Simple Door Alarm Circuit

This is a simple – easy to build – alarm circuit. For power – I used a small 9-volt battery. But the circuit itself will work from 5 to 15-volts – just choose a buzzer that’s suitable for the voltage you’re using. The standby current is virtually zero – so the battery life is good.

The whole circuit is built around a Cmos 4001 14 pin IC. If SW1 is fitted to a door – every time the door opens the Buzzer will give a short beep. In an unattended shop – or reception area – the sound of the beep will alert you to the fact that you have a customer. How long the output lasts depends on the values of R2 and C2. With the values shown – it will last for somewhere between 3 and 5 seconds.

But – by increasing these values – you can achieve an output time of up to half-an-hour or more. So if you replace the Buzzer with a relay – and use the relay to switch a Siren – you have a Simple Intruder Alarm that you can fit almost anywhere.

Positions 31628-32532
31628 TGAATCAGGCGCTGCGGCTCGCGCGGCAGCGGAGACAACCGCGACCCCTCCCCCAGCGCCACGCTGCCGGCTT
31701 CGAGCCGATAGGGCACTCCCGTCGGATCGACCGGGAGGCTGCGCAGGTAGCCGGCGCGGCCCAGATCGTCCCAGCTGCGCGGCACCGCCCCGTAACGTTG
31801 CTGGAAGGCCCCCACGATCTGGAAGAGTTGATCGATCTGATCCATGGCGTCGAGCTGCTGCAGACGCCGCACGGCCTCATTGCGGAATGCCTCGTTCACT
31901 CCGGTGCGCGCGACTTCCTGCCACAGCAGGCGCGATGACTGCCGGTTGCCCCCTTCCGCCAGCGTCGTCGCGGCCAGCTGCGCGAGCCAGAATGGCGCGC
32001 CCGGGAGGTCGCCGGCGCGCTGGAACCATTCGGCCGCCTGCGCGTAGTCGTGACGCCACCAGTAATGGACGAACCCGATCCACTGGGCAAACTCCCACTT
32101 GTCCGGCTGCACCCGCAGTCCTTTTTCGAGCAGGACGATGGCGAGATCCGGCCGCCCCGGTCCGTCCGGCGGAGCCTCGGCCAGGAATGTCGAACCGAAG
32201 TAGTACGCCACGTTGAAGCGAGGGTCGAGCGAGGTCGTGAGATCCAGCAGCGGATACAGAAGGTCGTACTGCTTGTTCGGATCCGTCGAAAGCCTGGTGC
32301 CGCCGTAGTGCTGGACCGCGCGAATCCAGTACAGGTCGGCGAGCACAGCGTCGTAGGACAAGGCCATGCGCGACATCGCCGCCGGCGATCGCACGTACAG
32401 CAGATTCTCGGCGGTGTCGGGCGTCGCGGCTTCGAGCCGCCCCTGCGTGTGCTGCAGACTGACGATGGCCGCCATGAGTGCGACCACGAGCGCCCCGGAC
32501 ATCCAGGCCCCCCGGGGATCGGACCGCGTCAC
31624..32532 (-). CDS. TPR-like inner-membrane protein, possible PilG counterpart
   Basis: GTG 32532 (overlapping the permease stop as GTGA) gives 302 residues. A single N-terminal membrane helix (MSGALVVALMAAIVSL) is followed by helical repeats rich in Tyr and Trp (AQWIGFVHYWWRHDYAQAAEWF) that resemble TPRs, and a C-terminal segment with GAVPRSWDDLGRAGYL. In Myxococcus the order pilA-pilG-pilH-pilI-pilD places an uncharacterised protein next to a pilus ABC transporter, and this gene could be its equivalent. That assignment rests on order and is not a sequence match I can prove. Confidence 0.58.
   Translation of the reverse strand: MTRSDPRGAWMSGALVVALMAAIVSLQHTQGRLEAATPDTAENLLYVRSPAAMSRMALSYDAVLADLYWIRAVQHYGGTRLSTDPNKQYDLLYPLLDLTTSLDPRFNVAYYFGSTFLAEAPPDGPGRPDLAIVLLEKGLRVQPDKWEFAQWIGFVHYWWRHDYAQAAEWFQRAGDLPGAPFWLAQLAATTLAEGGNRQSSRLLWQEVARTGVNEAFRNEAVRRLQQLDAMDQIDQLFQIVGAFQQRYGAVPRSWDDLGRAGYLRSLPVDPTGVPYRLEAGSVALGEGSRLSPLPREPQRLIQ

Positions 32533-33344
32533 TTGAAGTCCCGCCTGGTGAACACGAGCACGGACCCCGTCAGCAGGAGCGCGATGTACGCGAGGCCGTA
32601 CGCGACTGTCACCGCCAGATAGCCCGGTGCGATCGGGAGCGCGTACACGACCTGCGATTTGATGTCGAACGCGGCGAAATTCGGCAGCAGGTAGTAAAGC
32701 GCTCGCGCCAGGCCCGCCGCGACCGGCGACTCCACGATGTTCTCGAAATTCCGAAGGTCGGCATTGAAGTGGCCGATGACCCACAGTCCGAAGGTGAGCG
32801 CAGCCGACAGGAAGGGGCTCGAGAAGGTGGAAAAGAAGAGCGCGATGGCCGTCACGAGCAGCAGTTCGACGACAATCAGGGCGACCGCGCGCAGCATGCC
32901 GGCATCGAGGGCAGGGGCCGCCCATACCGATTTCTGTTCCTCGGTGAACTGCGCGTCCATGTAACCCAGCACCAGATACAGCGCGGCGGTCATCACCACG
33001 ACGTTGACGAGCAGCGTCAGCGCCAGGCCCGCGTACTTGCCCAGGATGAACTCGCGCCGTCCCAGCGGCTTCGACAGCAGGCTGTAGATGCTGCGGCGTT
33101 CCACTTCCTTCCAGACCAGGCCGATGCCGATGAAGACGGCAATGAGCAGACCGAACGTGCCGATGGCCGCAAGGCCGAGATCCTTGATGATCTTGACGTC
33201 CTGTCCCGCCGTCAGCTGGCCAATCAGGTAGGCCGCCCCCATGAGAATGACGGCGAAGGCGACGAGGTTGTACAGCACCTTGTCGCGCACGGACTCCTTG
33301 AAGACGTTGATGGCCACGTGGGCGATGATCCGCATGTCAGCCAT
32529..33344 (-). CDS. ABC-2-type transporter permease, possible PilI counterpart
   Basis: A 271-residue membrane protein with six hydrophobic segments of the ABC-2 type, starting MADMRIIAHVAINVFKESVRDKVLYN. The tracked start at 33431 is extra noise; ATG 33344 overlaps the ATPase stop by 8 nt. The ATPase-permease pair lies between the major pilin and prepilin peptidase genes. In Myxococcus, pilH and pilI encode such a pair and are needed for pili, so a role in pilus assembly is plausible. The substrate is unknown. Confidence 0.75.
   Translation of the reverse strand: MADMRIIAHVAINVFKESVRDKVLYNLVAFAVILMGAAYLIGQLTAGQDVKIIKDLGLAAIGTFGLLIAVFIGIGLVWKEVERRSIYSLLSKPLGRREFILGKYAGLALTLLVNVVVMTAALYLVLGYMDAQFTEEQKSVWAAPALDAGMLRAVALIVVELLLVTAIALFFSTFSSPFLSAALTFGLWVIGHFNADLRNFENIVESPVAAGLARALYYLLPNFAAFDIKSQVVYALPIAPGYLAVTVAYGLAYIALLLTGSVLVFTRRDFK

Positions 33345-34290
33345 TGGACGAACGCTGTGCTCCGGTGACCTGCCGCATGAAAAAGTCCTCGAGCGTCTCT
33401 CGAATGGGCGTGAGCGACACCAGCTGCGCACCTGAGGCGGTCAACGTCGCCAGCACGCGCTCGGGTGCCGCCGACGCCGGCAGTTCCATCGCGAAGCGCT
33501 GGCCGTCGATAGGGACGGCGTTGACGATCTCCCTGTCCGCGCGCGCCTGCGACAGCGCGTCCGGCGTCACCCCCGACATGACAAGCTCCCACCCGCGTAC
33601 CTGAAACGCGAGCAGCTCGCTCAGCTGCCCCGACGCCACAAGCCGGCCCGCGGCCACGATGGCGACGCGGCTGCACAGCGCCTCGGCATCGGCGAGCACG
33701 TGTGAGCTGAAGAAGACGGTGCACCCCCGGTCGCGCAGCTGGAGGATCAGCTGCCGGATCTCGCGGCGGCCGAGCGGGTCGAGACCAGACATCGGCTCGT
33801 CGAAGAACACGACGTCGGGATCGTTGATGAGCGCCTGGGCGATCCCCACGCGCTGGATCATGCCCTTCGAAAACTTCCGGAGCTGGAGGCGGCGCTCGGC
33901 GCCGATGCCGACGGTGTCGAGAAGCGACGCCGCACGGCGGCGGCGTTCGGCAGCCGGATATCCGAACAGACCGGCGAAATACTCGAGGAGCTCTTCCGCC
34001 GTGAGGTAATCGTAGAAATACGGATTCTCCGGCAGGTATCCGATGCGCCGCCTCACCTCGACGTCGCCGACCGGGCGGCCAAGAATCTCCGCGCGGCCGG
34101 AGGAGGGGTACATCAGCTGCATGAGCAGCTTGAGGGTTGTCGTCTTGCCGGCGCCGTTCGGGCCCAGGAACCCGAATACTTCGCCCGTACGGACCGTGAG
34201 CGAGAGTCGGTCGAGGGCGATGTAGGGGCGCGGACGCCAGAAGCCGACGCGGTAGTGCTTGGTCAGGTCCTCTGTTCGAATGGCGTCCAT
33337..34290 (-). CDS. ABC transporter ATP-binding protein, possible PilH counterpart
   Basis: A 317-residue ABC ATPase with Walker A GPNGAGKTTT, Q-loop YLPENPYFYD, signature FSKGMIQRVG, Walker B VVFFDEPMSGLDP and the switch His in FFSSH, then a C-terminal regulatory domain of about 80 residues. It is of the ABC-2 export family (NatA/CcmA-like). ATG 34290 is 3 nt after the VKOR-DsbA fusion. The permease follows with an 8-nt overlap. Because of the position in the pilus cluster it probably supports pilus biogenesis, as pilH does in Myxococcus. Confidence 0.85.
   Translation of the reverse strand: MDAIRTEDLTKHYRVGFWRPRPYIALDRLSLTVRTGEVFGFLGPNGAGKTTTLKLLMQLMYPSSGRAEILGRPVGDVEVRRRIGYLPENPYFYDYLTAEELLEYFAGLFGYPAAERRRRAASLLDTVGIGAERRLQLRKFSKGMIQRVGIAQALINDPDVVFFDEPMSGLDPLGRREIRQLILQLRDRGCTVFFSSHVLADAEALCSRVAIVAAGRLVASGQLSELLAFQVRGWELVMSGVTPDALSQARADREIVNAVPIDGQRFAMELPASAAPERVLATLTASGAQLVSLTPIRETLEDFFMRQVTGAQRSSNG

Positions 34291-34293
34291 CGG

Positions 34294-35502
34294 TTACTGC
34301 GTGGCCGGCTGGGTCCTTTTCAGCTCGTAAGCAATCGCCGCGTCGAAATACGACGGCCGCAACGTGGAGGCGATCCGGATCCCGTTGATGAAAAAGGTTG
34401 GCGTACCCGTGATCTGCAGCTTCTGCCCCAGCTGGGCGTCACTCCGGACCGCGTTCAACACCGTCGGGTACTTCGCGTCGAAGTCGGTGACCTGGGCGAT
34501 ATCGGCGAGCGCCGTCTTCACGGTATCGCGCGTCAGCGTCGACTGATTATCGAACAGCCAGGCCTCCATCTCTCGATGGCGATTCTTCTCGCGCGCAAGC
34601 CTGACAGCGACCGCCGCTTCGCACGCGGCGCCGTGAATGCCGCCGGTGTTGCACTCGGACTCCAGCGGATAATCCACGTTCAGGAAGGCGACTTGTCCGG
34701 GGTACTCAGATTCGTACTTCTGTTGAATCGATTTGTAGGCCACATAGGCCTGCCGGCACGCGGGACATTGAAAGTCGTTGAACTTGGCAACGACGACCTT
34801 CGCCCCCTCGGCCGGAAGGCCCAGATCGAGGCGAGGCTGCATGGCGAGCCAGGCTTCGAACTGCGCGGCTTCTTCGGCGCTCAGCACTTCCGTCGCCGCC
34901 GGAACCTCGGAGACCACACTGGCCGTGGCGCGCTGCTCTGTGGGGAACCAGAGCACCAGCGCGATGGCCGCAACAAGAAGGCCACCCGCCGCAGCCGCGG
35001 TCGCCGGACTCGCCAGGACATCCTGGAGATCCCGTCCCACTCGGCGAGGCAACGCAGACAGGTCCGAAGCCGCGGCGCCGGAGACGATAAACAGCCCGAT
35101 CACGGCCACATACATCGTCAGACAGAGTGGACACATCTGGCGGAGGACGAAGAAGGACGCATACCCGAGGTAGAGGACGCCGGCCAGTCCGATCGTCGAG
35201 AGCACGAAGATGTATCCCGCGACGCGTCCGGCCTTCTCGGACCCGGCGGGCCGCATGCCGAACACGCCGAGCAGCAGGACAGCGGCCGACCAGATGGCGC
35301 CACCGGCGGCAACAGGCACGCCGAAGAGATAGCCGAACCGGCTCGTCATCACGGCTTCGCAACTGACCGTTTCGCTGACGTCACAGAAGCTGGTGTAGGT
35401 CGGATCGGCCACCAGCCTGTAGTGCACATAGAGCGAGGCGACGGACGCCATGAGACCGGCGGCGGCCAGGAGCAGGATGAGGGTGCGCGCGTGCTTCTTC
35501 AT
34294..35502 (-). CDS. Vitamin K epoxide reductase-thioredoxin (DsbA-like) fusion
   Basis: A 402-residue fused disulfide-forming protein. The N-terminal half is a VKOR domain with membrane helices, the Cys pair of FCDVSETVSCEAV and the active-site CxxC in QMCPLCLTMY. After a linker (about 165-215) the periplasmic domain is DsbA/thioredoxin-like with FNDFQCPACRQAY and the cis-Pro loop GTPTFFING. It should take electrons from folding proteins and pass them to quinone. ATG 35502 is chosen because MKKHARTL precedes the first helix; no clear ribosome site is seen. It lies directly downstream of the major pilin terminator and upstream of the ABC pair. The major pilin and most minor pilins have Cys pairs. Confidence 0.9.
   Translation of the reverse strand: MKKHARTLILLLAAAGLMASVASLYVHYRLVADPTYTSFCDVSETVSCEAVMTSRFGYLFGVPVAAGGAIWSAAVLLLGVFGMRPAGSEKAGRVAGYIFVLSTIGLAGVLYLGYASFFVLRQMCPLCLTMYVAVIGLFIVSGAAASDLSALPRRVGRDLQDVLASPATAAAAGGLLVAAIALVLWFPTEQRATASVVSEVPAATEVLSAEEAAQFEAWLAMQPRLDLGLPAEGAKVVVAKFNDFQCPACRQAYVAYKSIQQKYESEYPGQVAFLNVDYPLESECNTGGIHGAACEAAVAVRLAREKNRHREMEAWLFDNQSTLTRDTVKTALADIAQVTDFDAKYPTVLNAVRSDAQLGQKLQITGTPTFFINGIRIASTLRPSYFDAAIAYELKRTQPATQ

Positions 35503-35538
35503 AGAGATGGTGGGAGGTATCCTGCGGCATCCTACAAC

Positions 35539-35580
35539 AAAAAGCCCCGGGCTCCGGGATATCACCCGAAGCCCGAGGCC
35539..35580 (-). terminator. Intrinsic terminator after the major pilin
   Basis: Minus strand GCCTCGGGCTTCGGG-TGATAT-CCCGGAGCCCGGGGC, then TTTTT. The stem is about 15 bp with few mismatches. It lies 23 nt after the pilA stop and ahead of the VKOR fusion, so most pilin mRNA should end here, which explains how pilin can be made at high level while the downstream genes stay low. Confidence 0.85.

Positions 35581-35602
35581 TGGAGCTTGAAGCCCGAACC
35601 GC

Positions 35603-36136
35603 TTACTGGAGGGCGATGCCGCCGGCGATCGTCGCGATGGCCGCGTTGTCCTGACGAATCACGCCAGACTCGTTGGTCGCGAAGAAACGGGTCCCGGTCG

I’ve drawn SW1 as a magnetic-reed switch; but you can use any type of switch that suits your application. If you have more than one door or window to protect – you can use more than one switch. Just wire all of your switches in series.

Changing the Output Time

Generally speaking – the length of the output time is proportional to the values of R2 and C2. In other words, if you double the value of either R2 or C2 – you will double the output time. If you halve the value of either R2 or C2 – you will halve the output time.

For example, if you replace R2 with a 4M7 resistor you will increase the output time by a factor of about 5. If you replace C2 with a 470uF capacitor you will increase the output time by a factor of about 100. If you use both a 4M7 resistor and a 470uF capacitor together, you will increase the time by a factor of about 5 X 100 = 500. This should give you an output of around half-an-hour or more.

If you want an accurate output time – use a variable-resistor (or preset) in place of R2. Then simply adjust the resistor until you get the output time you require.

And here is the PCB layout.

Links
Ron J’s Circuit Page - updated regularly.

Copyright Ron J

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